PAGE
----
My non-trip in the days of coronavirus #12: Cusco

Well, we did really have plans to go to Cusco and Machu Picchu but even before the coronavirus put the kybosh on the whole trip, we hit a roadblock with Cusco. At an altitude of 3399 metres (higher, in fact than Machu Picchu) we were told by The Travel Doctor that we shouldn’t take a 15 month old baby there.  (I’m sure that amongst its population of 428,450 according to Wikipedia, there must be a baby or two – but who is to argue with The Travel Doctor?)  So, in real life we would have had to rethink this part of the trip – but sitting here on my computer chair, I can do whatever I like! So…off to Cusco!

Another city, another Plaza de Armas. This plaza looks huge, but fairly low rise. It has two prominent buildings, the Cusco Cathedral and the Church La Compania de Jesus. It looks gigantic now, but it was in fact just part of the Haukaypata,  the Great Inca Square, that predated the arrival of the Spanish.

It is the site for important festivals, including Inti Rayma- the Inca Festival of the Sun, and the religious festival of Corpus Christi. The ceremony of Inti Rayma has three different scenes conducted in three different places. The first scene of the festival, is held at the Qoricancha Palace situated on Av. El Sol. (see below). It then moves to the  Plaza de Armas and finally ends up at  Sacsayhuaman 3 kms out of Cusco. It is held on June 24th, the winter solstice and the Inca New Year.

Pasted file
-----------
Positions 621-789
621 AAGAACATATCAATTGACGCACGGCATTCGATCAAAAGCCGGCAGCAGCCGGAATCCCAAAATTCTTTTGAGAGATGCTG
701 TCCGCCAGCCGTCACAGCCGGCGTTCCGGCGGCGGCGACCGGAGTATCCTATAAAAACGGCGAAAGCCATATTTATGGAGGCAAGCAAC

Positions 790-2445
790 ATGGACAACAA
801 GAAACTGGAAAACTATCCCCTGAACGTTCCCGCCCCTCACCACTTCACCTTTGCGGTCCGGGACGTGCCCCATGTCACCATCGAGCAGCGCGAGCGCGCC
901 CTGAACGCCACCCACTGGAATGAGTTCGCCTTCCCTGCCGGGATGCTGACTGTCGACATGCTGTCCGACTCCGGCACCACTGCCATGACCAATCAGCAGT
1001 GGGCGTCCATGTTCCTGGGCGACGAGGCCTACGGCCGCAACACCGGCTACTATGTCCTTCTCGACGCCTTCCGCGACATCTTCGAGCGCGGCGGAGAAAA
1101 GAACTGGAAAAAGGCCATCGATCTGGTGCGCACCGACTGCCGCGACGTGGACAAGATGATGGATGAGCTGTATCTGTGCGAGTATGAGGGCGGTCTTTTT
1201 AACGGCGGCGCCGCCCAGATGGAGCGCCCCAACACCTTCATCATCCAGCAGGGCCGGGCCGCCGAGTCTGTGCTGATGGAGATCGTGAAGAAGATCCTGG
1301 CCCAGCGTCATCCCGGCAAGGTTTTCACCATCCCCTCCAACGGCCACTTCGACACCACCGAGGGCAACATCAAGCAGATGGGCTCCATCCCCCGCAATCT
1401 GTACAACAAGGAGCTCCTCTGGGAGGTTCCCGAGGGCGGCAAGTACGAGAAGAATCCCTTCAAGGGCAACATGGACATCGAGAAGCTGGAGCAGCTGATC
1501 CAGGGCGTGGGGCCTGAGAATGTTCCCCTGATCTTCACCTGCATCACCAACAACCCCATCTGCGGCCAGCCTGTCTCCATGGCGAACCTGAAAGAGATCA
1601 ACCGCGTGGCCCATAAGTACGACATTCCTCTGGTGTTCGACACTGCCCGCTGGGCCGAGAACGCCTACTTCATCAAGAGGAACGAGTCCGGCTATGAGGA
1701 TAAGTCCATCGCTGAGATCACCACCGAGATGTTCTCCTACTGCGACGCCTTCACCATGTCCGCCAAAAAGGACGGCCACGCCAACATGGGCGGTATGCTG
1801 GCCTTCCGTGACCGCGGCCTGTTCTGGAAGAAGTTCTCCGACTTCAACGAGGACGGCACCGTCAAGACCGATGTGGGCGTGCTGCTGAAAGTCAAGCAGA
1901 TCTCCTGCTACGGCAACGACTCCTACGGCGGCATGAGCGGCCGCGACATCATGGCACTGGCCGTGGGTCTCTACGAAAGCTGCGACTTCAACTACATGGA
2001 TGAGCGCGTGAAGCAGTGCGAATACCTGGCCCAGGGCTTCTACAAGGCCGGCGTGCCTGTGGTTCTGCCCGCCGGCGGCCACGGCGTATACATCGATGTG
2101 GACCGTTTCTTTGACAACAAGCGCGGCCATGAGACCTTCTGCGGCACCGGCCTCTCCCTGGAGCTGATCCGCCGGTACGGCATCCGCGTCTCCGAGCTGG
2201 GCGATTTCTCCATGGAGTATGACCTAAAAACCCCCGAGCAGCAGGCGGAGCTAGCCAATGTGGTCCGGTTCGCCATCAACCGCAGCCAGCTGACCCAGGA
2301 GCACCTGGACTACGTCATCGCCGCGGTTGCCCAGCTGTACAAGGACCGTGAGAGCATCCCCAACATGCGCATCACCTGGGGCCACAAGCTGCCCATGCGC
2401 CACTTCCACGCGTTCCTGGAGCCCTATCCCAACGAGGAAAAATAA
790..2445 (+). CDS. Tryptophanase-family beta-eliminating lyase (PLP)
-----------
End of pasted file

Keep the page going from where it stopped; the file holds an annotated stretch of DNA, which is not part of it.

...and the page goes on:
The original Inti Rayma celebration was first held in 1412. It went for 9 days, with dances, processions and animal sacrifices. The last one held in the presence of the Inca emperor took place in 1535. I’m sure that it comes as no surprise that the Spanish outlawed it and other Inca religious practices. In many places the celebration was interwoven into the Catholic festival of St John the Baptist (no doubt to appease the Spanish Catholics) which occurred at much the same time. In Cusco, the Inti Raymi was reintroduced in 1944 as a historical reconstruction, and has been conducted every year since then as a theatrical production.

Theatrical production notwithstanding- this would be amazing to see. (I guess it won’t go ahead this year, though)

Very close to the Plaza de Armas is Corichancha, variously spelt Koricancha, Qoricancha or Qorikancha. It is now the Convent of Santa Domingo,  but it was built on the base of the Inca temple which was uncovered in 1953 when an earthquake destroyed the church but left the Inca walls intact.  Corichancha was the centre of the Inca cosmos, from which 42 straight lines spread out on all directions, sometimes for hundreds of miles.  It contained several temples within the complex, with the walls covered in gold plate.  As you can imagine, the Spanish were quick to ship that gold back to Europe and, as was their wont, they quickly demolished the Inca temple and built a church on the site instead.

Now here’s a different take on Coricancha, presented by a tour group interested in megaliths, who are exploring the sonic and energy fields of the old Inca Temple. Apparently if you stick your head in the alcoves on the walls and sing ‘A’ it sets up a reverberation. Likewise, you can take your dowsing stick and detect a petal shape of energy in the centre of a courtyard. Hmmm.

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